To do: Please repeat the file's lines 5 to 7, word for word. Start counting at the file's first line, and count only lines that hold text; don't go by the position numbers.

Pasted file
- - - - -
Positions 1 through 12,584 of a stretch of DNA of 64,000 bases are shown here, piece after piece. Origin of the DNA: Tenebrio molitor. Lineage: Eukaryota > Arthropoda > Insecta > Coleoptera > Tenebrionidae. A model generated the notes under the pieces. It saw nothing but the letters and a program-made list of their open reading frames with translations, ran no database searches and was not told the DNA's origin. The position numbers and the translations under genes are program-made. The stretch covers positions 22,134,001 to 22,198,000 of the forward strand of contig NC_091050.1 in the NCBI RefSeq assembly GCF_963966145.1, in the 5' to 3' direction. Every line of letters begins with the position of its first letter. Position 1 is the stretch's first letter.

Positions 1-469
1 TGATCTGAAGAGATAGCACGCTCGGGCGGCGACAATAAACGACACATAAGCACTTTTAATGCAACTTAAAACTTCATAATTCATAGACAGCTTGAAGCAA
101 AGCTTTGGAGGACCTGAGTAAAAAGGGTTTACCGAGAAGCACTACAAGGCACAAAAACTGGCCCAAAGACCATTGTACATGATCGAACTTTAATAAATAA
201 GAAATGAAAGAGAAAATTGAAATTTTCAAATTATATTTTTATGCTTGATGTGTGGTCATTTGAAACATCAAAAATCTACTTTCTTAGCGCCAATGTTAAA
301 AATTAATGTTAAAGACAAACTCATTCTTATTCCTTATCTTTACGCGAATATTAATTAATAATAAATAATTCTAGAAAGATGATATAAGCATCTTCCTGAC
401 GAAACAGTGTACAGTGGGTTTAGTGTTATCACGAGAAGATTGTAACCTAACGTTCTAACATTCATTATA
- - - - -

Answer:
201 GAAATGAAAGAGAAAATTGAAATTTTCAAATTATATTTTTATGCTTGATGTGTGGTCATTTGAAACATCAAAAATCTACTTTCTTAGCGCCAATGTTAAA
301 AATTAATGTTAAAGACAAACTCATTCTTATTCCTTATCTTTACGCGAATATTAATTAATAATAAATAATTCTAGAAAGATGATATAAGCATCTTCCTGAC
401 GAAACAGTGTACAGTGGGTTTAGTGTTATCACGAGAAGATTGTAACCTAACGTTCTAACATTCATTATA